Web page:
Americans "cannot let the actions of a few define all of us," US President Barack Obama said Saturday, calling on Americans grieving from three consecutive shootings this week to stand together and unite against acts of violence.

The US has been reeling from a week of gun-fueled violence that saw two black men fatally shot by police on Tuesday and Wednesday, followed by a mass shooting that targeted police officers at a peaceful rally protesting violence against the black community.

"This has been a tough week, first and foremost for the family of those killed, but also for the entire American family," Obama said at the start of a press conference during a NATO summit in Warsaw.

"As painful as this week has been, I firmly believe that America is not as divided as some have suggested," Obama said.

A wave of nationwide grief began on Tuesday, when Alton Sterling, 37, was tackled and shot by police after selling CDs outside a convenience store in Baton Rouge, Louisiana.

The next day, Philando Castile, 32, was fatally shot at a routine traffic stop in suburban Minneapolis, Minnesota. Castile's fiancee recorded the aftermath using Facebook Live as her boyfriend bled profusely while the officer continued pointing his firearm at him.

On Thursday, as demonstrators in Dallas, Texas, came together to mourn Sterling and Castile and show solidarity for the Black Lives Matter movement, a US military veteran opened fire on police who were guarding the march, killing five officers, wounding seven officers and two civilian bystanders.

Police identified the lone gunman as Micah Xavier Johnson, 25, a black military veteran who told officers he was angry about the killing of black men by police officers and wanted to kill police.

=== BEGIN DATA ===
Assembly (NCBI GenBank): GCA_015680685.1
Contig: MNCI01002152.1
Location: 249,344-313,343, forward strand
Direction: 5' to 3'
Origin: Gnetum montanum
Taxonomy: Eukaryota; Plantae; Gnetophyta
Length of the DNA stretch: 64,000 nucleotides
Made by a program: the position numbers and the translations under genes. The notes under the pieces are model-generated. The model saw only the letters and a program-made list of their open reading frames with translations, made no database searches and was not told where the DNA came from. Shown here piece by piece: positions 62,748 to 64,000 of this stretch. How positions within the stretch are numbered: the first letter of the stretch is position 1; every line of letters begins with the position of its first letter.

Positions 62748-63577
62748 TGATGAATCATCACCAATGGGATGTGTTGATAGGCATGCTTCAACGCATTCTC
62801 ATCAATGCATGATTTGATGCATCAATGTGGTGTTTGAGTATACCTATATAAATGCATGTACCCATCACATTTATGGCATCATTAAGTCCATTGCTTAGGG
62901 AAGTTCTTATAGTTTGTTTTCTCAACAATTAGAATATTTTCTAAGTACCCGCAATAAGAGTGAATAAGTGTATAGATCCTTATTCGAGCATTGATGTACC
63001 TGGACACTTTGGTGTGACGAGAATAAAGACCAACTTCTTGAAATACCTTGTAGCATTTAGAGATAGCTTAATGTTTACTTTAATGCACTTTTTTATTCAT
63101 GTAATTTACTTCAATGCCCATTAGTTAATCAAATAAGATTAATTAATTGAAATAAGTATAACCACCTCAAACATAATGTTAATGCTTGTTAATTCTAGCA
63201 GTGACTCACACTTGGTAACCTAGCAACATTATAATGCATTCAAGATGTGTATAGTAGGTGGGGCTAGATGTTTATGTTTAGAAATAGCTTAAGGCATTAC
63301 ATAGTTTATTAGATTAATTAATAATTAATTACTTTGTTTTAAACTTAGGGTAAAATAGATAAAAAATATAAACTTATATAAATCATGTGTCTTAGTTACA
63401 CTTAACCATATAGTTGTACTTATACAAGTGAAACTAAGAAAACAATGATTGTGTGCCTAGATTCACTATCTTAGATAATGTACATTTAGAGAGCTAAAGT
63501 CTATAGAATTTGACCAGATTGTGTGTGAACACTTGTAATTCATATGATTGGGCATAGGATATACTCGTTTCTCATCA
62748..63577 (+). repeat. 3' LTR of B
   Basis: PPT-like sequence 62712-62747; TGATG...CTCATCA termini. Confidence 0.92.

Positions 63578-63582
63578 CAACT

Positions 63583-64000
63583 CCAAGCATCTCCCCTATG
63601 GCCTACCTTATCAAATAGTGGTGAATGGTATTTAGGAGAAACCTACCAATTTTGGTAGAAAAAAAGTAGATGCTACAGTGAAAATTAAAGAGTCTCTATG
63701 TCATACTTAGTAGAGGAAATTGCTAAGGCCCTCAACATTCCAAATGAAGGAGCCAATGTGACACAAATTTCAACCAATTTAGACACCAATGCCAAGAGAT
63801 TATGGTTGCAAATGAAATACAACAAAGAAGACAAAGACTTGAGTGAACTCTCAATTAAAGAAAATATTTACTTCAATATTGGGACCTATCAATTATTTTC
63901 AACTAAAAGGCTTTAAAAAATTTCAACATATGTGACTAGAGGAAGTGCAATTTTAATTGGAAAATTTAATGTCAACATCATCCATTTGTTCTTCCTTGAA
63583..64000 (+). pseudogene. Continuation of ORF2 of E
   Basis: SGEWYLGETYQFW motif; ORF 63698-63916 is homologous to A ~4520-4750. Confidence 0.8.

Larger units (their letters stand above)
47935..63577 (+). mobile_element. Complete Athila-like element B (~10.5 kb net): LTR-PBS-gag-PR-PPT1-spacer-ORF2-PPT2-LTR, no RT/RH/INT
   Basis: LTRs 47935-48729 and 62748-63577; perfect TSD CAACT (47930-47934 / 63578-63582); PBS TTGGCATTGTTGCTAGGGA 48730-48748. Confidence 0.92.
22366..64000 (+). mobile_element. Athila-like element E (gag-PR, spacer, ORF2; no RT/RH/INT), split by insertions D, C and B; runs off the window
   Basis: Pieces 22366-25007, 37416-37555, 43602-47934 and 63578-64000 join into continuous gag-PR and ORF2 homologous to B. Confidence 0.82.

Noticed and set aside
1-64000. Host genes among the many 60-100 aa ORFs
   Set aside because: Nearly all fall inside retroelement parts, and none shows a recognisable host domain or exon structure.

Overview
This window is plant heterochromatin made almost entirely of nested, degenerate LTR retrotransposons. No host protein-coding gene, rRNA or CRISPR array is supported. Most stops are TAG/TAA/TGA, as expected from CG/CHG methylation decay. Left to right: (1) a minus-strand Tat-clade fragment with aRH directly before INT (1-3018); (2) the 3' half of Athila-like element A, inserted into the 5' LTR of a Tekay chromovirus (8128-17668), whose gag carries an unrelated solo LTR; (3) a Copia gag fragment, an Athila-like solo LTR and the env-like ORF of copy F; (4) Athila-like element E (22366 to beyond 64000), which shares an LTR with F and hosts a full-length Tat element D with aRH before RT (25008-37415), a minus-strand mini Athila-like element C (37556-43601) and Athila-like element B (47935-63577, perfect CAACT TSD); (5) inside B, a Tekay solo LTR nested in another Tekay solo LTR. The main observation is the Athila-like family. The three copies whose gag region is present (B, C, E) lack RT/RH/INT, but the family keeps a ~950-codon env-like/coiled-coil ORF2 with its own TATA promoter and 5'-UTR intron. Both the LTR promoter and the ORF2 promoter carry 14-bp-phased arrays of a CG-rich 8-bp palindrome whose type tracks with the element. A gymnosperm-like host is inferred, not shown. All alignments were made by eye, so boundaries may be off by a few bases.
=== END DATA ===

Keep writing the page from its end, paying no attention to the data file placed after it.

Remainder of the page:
Police said they killed Johnson with a bomb carried by a robot into the parking garage where the assailant had taken cover. A search of Johnson's home turned up bomb-making materials, ballistic vests, rifles, ammunition and a personal journal of combat tactics.

Obama described the gunman as "demented" and went on to say that, though Americans felt sorrow, anger and confusion over the shootings, they could unite against the incidents and reject them as part of their collective identity.

"This is not who we want to be as Americans, and that serves as the basis for us wanting to move forward in a constructive and positive way," Obama said.

The US president will make an abbreviated stop in Spain on Sunday before returning to the United States to address issues surrounding the attack and visit Dallas next week. He will meet with King Felipe VI and Prime Minister Mariano Rajoy in Madrid, marking the first visit by a US president to Spain in 15 years.

A stop in Sevilla and a meeting with young people in Madrid were canceled so that Obama can travel home and prepare for his visit to Dallas.

Protests continued late Friday in US cities as people demanded justice for the African American victims of police violence.

Obama said Americans of all backgrounds were outraged about the deaths of the two black men and said he wanted to "start moving on constructive actions that will actually make a difference" in improving race relations in the US.

He said there was not "enormous polarization" in the US and it had not reverted to the situation that existed in the '60s when rioting over segregation tore at the fabric of numerous US cities, resulting in numerous deaths and mass destruction.

Police nevertheless have increased security in cities across the country amid fears of copy-cat attacks.

Thousands of Black Lives Matter marchers disrupted traffic in Atlanta on Friday and demonstrators also descended on New York's Times Square and the Justice Department in Washington. In New Orleans, protesters lay down in a "die in" in front of police headquarters, the Times-Picayune newspaper reported.

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